Phenomenal Store Cattle Trade

9th June 2015

The store cattle trade for all types is currently phenomenal. "Off the clock", "tears before bedtime" and "blowing their brains" are all phrases we have recently heard said to describe the trade. And yes, they are right. Since the end of February store cattle finishers have seen their price for prime cattle decimated from 375ppk to at worst 311ppk. This represents a fall of between £250 and £290 per beast. Why has this happened? Simply because the retailers have the power to do so! The pound has strengthened, making imports cheaper and at the same time making it harder for exporters to sell our meat abroad. In the hiatus of the slump we heard "they claim they can’t sell any beef". No, they did sell beef, just not as much of ours as usual!

Store cattle have sold to a peak this Spring of £1500 at Sedgemoor. At recent sales we have seen stores climb back over £1400 to a top of £1435. But unlike the finished cattle, store cattle did not drop away in value to the same extent. Why?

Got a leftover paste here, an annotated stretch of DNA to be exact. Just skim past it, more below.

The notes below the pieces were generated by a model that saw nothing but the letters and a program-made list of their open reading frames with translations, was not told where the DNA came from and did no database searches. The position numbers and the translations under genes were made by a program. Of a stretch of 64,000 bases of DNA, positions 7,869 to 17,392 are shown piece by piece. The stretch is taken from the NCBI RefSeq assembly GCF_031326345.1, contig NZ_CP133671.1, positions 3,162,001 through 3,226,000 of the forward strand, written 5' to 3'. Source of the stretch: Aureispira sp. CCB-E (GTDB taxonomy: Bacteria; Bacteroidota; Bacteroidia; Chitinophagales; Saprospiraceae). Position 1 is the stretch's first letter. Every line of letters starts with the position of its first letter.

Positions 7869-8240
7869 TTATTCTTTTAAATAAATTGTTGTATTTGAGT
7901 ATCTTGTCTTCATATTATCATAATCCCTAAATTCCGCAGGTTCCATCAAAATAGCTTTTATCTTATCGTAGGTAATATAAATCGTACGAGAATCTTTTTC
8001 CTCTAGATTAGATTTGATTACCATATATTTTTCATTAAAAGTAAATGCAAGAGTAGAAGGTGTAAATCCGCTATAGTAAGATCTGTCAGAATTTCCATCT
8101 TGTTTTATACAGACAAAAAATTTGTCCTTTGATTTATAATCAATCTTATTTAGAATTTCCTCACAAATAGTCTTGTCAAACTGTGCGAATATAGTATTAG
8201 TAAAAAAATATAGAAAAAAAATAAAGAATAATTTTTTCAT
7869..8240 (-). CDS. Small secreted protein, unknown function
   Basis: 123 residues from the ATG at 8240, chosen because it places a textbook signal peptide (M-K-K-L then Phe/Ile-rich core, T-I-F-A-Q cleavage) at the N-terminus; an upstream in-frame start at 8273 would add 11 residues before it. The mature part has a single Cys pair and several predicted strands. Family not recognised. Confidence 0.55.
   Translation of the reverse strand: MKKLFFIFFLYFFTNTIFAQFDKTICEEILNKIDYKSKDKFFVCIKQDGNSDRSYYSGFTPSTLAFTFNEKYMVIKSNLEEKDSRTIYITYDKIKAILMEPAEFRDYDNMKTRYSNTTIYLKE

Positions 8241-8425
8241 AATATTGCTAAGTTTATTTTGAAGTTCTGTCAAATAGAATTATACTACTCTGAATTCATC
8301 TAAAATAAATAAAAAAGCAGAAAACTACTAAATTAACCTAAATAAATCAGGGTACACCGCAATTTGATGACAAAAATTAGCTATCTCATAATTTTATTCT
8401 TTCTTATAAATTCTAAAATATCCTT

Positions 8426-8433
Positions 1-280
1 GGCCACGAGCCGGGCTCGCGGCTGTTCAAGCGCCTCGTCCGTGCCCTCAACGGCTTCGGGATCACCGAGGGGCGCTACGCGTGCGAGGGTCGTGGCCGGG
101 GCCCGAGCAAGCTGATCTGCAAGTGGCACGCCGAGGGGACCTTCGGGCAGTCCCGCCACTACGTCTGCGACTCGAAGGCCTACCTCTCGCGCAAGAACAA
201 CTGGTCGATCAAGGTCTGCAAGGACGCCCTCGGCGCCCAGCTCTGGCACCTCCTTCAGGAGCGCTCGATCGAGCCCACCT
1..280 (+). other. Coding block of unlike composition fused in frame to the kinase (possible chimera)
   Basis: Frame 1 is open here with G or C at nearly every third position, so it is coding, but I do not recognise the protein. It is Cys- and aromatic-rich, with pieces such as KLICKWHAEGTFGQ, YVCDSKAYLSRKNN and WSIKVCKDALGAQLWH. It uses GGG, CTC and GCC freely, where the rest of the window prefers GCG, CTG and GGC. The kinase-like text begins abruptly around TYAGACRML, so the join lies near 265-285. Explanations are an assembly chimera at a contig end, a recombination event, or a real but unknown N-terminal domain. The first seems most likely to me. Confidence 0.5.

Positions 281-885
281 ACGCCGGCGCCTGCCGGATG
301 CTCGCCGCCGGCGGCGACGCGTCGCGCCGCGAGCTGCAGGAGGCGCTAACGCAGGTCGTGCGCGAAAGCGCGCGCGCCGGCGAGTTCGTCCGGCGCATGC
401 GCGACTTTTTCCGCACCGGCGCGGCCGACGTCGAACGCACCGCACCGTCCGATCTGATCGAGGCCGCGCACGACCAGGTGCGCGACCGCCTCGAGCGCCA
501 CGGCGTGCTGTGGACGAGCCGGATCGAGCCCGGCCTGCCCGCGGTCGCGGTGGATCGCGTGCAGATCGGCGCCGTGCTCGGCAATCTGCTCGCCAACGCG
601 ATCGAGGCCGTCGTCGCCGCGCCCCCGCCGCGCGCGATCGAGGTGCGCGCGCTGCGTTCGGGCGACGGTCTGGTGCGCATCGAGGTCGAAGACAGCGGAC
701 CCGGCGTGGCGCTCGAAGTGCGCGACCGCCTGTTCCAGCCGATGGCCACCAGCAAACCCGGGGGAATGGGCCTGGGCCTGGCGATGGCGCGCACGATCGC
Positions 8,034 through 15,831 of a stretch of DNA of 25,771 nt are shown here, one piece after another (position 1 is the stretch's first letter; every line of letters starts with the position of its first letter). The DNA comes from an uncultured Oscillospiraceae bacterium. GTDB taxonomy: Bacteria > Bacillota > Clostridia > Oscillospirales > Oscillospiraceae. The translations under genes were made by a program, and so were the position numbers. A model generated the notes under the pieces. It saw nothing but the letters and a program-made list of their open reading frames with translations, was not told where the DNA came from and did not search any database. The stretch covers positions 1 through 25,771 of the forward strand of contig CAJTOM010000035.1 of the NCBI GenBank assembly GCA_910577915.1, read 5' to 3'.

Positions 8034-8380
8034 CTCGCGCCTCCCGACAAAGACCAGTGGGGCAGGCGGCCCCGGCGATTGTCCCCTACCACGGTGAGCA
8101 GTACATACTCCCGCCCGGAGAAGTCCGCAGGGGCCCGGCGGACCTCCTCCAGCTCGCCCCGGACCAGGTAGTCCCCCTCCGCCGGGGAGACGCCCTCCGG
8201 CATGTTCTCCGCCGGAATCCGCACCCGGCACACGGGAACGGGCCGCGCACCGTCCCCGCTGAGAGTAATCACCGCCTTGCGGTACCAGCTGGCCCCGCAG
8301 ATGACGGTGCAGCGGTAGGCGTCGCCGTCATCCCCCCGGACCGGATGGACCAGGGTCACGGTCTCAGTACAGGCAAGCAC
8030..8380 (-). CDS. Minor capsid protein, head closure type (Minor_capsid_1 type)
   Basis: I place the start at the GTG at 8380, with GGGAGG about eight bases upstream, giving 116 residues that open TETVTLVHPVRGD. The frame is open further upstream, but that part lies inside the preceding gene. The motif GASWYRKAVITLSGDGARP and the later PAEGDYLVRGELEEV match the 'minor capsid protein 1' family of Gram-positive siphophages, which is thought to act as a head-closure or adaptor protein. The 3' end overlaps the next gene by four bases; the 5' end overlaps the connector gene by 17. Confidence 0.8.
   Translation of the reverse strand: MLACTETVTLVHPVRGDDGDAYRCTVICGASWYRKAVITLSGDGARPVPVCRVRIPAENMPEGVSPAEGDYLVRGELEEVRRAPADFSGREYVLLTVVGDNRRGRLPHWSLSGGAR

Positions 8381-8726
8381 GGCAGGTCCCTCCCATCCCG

There is a general shortage of cattle in the country due to reduced calf registrations in 2013. It was this shortage that was thought was going to keep the finished cattle trade up but cheaper imports more than made up the shortfall.

Spring grass has also fuelled demand, particularly for "cheaper" dairy bred types as graziers look for longer term cattle to ride out the slump.

There was no real need for the retailers to slash the finished price of cattle by near twenty percent, wiping out any opportunity for finishers to make a profit and taking some capital with them as well this Spring.

Store cattle producers need a good price for their stores to encourage them to retain expensive to keep suckler cows. Store cattle finishers also need a decent margin to be able to continue buying the stores and supplying the abattoirs. However when seismic reductions in value are imposed so rapidly over the space of three months, store cattle finishers get caught out. To make matters worse, this is the second year in a row that it has happened.

Now the trade for finished cattle has turned, finishers are chasing cattle to keep their numbers up in the hope that they can recoup their losses. Let's hope lightning doesn't strike a third time in quick succession. The retail Gods need to hold their thunder and allow finishers to recover.